The first daughter has been busy this fall pushing one point in particular of her father's platform: overhauling the tax code. Anyone following her on social media has seen her flood her feed promoting the agenda. Here's what Ivanka Trump's been doing on tax reform while our attention has been diverted to any number of other bombshell headlines.
"Great morning talking #TaxReform with @RepTomMacArthur & Treasury Secretary Mnuchin in Bayville, NJ," Trump tweeted on Monday, Nov. 13. "We are seeking historic tax cuts to empower hardworking American families to build a better life for themselves and their children."
This is the latest online promo of a tax reform plan she's spent the last couple months pushing for. Trump has been doing a world tour of sorts, pitching the controversial outline that would upend the tax code anywhere and everywhere she can. But as clear as she's been on her support for it, it's less clear how successful her effors have been.
Trump has been going public with her support. On a Monday appearance on Fox & Friends, Trump was on air explaining her tax stance. "I think we've already seen the president's agenda bearing fruit in the form of growth," she said on the show, mentioning deregulation as a big reason. In addition, she's been working on the ground in Washington to catch lawmakers' ears.
Great day in Maine with @SenatorCollins and @USTreasury Treasurer Jovita Carranza discussing how #TaxReform will empower hardworking American families to build a better life for themselves and their children. pic.twitter.com/K4l4wh4jC6— Ivanka Trump (@IvankaTrump) November 10, 2017
A Politico report in early October tallied up Trump's behind-the-scenes efforts to push for her father's tax agenda, including phone calls and meetings with many players of the conservative-leaning economic corner, and even hosting Congress members for dinner at her own Washington D.C. home. "I've been spending a tremendous amount of time meeting with members of Congress on the Hill," she said on Fox & Friends.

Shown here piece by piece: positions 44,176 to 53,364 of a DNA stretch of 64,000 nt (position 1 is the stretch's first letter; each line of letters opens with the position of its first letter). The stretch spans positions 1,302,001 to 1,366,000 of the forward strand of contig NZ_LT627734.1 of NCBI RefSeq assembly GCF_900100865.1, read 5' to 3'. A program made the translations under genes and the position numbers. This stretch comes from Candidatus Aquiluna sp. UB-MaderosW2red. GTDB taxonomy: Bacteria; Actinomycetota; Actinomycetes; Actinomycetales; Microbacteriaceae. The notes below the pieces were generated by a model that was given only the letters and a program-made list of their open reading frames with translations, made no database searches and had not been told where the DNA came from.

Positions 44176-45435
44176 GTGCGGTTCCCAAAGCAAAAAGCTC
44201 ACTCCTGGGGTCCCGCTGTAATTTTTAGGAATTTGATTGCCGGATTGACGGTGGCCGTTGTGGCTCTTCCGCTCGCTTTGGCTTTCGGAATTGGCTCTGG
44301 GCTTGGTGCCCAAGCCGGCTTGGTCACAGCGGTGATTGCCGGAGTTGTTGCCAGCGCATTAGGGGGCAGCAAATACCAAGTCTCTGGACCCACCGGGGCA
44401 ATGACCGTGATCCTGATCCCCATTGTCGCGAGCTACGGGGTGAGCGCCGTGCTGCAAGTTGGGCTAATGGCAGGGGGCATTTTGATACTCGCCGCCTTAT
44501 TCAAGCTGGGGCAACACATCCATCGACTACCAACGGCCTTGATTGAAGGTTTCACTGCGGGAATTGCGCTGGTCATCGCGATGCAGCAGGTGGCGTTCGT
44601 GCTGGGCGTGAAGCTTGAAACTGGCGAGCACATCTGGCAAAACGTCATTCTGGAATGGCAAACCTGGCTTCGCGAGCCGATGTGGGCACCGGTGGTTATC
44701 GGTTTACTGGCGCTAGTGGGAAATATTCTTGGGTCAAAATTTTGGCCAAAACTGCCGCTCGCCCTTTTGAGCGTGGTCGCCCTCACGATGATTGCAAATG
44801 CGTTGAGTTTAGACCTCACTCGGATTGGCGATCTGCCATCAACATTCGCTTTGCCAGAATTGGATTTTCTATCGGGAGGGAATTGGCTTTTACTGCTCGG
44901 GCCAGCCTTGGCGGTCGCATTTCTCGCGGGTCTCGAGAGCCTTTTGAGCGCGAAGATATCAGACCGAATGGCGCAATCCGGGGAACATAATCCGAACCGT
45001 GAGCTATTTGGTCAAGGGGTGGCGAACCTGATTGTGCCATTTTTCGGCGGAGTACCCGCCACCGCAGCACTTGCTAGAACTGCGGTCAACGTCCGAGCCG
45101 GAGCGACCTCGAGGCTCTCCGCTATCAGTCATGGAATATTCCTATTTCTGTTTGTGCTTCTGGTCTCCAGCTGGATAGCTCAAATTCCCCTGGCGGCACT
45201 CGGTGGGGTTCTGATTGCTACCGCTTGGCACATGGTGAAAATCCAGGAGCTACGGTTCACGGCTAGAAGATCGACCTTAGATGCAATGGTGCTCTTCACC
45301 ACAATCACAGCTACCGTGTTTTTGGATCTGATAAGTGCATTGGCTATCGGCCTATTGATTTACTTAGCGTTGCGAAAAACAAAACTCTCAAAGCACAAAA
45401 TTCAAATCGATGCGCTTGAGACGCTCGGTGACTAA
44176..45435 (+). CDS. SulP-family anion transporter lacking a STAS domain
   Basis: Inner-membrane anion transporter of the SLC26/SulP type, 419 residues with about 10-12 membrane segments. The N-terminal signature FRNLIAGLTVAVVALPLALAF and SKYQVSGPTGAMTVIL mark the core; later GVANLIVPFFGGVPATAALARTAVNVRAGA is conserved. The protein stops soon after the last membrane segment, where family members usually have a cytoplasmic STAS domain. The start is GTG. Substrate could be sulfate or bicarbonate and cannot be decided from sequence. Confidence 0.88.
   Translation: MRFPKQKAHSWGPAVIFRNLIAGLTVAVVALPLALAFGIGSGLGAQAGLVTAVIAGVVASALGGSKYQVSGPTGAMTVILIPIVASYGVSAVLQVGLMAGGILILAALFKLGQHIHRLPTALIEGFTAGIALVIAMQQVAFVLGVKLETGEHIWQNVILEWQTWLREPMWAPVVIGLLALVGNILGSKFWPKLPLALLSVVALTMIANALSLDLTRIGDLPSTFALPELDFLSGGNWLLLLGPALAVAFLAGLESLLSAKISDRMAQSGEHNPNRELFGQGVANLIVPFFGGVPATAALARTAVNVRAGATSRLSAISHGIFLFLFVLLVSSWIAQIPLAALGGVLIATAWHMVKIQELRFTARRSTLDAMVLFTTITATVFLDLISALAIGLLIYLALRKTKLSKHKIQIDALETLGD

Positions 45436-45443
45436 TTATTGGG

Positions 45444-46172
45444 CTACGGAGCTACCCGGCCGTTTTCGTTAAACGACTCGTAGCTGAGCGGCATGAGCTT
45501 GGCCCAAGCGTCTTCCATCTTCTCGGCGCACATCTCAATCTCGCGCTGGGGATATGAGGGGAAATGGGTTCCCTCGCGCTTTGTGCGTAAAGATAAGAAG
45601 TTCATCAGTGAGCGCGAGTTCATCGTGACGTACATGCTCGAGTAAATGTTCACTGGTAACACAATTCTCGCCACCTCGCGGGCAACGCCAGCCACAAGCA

Trump has been using a few key talking points in her support for the tax plan. She's a self-proclaimed advocate for women's issues, especially economic empowerment, and one of the sticking points of the tax reform plan is the child tax credit. Expanding the credit is widely seen as a given for the GOP's plan, making room for cuts elsewhere. "A significant expansion of the Child Tax Credit will help parents have more money at a time in their lives when they need it the most and give them the flexibility to make the best choices regarding their families’ care,” Trump said in a statement to Politico. “We’ve been deeply committed to helping parents afford the costs of raising and caring for their children since the early days of the administration and will continue to advocate for relief for American families in the coming weeks."
Trump is pushing for a simplification in the process for filing taxes, so that average families who can't afford accountants or "teams of lawyers," as she said in an event this week, aren't left in the dust.
She's also been billing the plan as a boon to American families, particularly the middle class, that will revitalize the economy. Trump's tax plan has been criticized by Democrats and economic experts alike, however, as primarily benefitting the top 1 percent, with a whopping cut in the corporate tax rate from 35 to 20 percent and an estate tax elimination that will affect families like the Trumps, while potentially raising middle-class taxes.
And Trump could use a win. Her role as an advocate for women has been repeatedly called into question, and, meanwhile, her behind-the-scenes reported roles in pushing for support for the LGBTQ+ community and the environment have largely flopped thanks to her father's decisions.
House Republicans are looking to pass their version of the tax reform bill this Thursday, though with significant differences from Senate proposals, Congress would have a long way to go to hammer out the details. And on Tuesday, the Senate announced its plan would eliminate the Obamacare individual mandate, adding another spinning plate to the mix as lawmakers address how to move forward.
If the first daughter's efforts this season to push her father's agenda through has had any effect at all, we may have a good indiction by Thursday.